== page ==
In stark contrast to Banco Santander, Britain's leading banks refused to detail their exposures to the debts of the troubled economies of Greece, Portugal and Spain, although they were falling over one another to play them down.
The Bank of International Settlements has estimated the collective exposures of Britain's banks to Greece at $15bn (£10bn) Portugal at $24.2bn and Spain at an alarming $114bn, threating a fresh banking crisis if contagion from the Greek crisis spills over into other debt-ridden Eurozone economies.
Barclays and HSBC declined any comment, although privately they have been playing down their exposures as "limited" and "manageable". Lloyds Banking Group – which is 41 per cent owned by the tax payer – yesterday said it had "no material exposure to Greece or Portugal" while claiming its exposure to Spain is "limited".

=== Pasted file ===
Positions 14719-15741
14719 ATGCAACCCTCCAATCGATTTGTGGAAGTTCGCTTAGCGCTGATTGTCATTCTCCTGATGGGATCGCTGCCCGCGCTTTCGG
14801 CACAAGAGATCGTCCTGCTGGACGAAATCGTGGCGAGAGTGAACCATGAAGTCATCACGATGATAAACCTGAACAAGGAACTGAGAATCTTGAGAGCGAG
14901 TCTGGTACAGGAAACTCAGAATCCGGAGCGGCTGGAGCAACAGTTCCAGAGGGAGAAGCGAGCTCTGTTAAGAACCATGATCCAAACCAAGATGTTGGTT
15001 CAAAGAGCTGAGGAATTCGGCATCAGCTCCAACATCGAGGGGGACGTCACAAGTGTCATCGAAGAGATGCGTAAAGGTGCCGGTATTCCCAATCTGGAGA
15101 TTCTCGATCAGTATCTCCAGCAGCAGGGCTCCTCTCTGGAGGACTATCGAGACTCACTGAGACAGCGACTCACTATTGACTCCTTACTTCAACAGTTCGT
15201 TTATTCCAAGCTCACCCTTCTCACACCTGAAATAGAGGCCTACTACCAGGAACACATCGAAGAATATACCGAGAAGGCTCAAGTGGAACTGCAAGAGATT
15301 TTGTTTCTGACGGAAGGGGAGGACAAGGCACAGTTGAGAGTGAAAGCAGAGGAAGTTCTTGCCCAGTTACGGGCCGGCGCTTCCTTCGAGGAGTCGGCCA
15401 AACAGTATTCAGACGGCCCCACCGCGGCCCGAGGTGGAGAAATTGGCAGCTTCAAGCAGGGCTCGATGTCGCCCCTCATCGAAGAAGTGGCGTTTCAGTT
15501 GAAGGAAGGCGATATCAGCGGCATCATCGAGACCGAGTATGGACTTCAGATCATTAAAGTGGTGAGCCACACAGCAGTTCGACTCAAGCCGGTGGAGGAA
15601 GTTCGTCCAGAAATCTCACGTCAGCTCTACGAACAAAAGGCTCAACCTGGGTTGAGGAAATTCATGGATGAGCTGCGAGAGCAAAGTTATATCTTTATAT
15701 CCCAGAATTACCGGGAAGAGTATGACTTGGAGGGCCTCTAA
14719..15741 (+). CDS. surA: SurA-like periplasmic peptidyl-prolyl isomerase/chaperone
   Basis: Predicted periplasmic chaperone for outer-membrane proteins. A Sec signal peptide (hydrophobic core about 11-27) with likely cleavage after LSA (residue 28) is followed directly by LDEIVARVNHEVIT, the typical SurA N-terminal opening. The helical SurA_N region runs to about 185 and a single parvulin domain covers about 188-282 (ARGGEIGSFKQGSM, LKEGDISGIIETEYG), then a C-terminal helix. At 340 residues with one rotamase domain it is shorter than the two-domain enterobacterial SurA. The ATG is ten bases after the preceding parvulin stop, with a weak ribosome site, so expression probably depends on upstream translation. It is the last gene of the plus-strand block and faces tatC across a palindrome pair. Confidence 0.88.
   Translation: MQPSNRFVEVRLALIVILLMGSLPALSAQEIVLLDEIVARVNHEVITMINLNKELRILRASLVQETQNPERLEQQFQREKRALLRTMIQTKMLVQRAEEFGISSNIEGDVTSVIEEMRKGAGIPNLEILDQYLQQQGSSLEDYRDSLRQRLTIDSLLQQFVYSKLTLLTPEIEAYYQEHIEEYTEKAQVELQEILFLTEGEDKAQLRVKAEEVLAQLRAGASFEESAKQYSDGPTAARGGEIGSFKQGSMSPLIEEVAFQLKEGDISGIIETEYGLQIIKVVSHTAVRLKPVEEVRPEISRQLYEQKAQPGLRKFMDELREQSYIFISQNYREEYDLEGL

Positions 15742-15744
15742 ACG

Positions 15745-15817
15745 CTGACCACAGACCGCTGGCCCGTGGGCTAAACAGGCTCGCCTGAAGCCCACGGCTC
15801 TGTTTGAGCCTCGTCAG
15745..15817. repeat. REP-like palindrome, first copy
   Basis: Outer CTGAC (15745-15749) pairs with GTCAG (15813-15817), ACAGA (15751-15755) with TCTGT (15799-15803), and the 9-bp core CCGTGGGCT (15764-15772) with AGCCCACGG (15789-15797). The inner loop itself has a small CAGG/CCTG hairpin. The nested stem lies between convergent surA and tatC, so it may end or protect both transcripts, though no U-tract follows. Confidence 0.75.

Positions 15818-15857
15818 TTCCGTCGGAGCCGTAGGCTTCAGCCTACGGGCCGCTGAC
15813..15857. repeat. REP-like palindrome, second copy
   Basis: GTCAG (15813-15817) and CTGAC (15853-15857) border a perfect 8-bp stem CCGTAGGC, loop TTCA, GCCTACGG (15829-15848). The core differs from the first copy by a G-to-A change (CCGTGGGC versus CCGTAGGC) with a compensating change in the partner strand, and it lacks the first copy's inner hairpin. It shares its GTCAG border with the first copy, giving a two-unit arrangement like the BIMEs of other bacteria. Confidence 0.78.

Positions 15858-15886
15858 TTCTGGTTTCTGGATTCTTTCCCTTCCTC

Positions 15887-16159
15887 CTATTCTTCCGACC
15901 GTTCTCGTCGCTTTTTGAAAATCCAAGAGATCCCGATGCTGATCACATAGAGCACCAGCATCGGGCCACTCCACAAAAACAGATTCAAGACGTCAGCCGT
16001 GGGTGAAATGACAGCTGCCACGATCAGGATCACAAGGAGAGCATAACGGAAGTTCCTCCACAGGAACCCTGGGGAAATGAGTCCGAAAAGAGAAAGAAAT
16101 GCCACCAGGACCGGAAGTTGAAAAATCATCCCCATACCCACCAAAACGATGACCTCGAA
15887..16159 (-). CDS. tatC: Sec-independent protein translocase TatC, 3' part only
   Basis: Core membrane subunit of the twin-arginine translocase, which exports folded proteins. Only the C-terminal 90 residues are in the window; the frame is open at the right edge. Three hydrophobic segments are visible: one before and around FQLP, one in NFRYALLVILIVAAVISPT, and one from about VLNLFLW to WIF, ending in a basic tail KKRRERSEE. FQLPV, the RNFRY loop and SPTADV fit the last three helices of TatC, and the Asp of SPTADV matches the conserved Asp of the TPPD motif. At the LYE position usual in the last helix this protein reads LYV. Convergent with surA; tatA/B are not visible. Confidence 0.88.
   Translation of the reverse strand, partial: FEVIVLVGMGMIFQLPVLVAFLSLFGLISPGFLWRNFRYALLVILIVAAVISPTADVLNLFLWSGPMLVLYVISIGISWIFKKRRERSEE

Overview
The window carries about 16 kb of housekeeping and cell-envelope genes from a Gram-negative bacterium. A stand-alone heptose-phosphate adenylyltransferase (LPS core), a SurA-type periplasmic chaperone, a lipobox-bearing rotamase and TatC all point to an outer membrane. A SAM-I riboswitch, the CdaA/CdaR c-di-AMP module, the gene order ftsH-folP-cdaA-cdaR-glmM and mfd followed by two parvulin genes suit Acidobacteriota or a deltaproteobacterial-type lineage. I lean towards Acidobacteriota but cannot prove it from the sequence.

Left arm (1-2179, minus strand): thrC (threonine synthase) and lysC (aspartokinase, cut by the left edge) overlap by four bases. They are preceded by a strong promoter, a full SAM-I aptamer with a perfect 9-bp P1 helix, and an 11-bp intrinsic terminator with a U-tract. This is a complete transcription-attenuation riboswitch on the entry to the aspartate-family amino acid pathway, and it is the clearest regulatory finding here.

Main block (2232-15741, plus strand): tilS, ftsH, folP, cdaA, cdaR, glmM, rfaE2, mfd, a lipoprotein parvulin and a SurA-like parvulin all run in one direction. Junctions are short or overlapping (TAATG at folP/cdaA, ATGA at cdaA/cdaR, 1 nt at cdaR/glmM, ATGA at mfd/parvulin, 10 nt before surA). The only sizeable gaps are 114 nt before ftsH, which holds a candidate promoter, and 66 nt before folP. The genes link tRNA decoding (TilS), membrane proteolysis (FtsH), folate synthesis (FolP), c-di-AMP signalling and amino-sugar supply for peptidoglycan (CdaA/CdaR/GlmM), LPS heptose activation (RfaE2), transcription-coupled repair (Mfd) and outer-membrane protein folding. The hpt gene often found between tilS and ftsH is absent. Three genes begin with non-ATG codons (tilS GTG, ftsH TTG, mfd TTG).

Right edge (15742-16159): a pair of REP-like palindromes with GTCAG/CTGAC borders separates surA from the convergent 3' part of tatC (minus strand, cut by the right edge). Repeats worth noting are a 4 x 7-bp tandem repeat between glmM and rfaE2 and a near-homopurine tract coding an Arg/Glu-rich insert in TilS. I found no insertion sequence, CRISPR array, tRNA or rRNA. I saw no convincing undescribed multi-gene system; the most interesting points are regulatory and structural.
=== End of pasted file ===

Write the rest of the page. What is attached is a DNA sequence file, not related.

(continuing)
Royal Bank of Scotland, 84 per cent owned by the state, was the most open of the UK's "big four" putting its exposure to Greece at "less than £1bn", with a further £1.4bn of Portuguese debt sitting on its books.
However, the bank would not comment on its exposure to Spain saying only that it believes this to be "manageable".
In further worrying news for banks, Standard & Poor's yesterday said research suggested that they could face losses of up to €92bn in total on commercial real estate (CRE) loans in the UK, Ireland, and Spain for 2009-2011.Reuse content